James Kelly, Chief Executive Officer of the British Metals Recycling Association said: ‘Radioactive contaminated scrap has been found in the UK before, it does happen occasionally.

‘Around 60-80 per cent of our scrap metal is exported and some of it is also imported into the UK.

‘But it is very, very rare for scrap metal to be sent by air freight. Some people in the industry for 30 years have never used air freight.

‘It would have to be for a specific high value metal or purpose.

‘It’s possible this is a mistake. Documentation is very strict and a component may have been sent back due to wrong paperwork or checks elsewhere have not revealed contamination which can occur naturally by dust.

‘I don’t know the company involved but I was told that they are registered to handle uranium.’ Forensic teams are understood to be still examining the material, but yesterday counter terrorism officers moved to reassure the public.

Commander Smith promised to ‘follow every avenue’ to discover how it came to be found at Heathrow Airport.

He told the London Assembly Police and Crime Committee the tiny amount of uranium posed no risk either to airport staff or members of the public: ‘The circumstances are that in the course of routine scanning at London Heathrow an element of cargo was identified that was emitting a radioactive signal.

‘There are procedures in place to deal with these sorts of incidents and those procedures were enacted.

‘As part of that the counter-terrorism commands were contacted and have opened an investigation into the surrounding circumstances.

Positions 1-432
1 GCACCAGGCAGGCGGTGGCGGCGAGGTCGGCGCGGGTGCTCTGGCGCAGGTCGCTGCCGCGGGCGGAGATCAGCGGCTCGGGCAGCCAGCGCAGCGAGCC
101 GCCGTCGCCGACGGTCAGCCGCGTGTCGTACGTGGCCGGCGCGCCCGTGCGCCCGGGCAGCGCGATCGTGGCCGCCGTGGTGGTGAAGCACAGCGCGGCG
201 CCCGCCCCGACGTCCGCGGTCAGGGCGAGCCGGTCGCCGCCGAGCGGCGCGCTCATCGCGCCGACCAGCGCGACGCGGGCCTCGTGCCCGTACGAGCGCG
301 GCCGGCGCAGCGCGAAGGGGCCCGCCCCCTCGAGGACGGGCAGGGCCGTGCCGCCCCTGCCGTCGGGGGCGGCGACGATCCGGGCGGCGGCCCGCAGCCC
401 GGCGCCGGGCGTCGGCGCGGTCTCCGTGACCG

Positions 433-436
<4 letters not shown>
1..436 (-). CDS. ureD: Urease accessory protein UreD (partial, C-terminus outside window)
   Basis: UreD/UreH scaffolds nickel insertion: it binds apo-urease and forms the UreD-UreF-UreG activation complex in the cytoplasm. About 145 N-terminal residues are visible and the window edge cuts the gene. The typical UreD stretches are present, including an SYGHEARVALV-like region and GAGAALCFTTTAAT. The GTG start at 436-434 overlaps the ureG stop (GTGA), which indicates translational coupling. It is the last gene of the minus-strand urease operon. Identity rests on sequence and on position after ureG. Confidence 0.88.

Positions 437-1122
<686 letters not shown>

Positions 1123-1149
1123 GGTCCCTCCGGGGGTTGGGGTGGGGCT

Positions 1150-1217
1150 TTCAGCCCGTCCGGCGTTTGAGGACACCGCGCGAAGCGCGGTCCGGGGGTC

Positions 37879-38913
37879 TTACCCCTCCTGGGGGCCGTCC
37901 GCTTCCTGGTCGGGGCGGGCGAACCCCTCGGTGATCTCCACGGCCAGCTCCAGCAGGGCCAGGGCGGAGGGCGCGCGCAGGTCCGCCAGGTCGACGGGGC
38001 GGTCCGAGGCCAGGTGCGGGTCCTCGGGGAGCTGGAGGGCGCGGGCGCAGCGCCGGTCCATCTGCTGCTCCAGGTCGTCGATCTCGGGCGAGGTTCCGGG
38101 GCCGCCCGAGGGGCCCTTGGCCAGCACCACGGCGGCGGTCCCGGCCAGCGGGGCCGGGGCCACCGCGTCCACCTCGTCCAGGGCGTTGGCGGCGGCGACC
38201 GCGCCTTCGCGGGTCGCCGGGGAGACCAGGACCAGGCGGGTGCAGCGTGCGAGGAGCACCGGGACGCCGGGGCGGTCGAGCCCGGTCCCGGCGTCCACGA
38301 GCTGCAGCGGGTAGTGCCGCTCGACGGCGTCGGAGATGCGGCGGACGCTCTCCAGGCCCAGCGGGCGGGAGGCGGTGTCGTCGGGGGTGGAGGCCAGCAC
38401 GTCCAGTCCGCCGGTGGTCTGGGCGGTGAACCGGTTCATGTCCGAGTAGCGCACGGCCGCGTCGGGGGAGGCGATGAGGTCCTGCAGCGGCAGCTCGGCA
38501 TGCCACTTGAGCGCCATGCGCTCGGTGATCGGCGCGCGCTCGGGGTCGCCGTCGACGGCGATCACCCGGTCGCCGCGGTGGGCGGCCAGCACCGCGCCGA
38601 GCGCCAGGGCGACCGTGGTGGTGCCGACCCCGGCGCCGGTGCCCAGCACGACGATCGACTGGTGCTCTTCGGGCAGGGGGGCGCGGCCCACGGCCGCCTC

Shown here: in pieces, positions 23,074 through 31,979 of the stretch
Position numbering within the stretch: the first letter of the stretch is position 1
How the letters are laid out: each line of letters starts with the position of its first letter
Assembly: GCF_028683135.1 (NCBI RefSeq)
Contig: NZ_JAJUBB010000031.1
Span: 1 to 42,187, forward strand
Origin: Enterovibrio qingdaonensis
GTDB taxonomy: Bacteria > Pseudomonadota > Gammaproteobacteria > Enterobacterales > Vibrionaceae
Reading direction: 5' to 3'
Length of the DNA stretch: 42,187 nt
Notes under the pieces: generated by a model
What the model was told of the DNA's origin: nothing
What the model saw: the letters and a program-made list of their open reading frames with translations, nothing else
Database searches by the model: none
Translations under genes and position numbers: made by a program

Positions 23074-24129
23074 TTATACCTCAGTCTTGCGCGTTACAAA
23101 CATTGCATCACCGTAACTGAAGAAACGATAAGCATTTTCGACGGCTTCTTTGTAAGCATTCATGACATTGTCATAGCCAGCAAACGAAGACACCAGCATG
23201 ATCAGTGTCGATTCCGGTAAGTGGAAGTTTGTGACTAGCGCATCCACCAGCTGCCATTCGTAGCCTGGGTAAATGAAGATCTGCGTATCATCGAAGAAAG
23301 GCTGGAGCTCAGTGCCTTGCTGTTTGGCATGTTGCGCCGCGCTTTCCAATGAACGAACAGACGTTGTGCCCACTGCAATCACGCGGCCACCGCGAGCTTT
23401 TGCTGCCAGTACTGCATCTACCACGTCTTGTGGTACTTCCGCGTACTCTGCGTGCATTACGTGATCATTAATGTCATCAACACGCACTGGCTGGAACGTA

He added: ‘The amount of material we’re talking about was very small, and there was no threat to public health or public safety identified.

‘We will of course, follow every avenue to see what the background to this was and satisfy ourselves that there’s no further threat.’

Colonel Hamish de Bretton-Gordon, the former head of the UK’s nuclear defence regiment, said ‘Uranium can give off very high levels of poisonous radiation. The good news is the system worked.’

Police inquiries are expected to continue for some days to ensure there was no terror link, but no evidence had been found so far to warrant any arrests or questioning under caution of those involved.

As long ago as 2003 the then head of MI5 warned that about the possibility of a dirty bomb or chemical weapons attack launched on a major Western city.

Eliza Manningham-Buller said intelligence reports suggested ‘renegade scientists’ had given terrorist groups the information they needed to create such weapons.

But sources said yesterday no evidence had been found to indicate the material was intended to be used as a weapon.

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Last night, one source described the amount of contaminated material as mere ‘traces’.

Officers will now be seeking to determine all of those involved in the air freight and whether anyone else could have intercepted the cargo.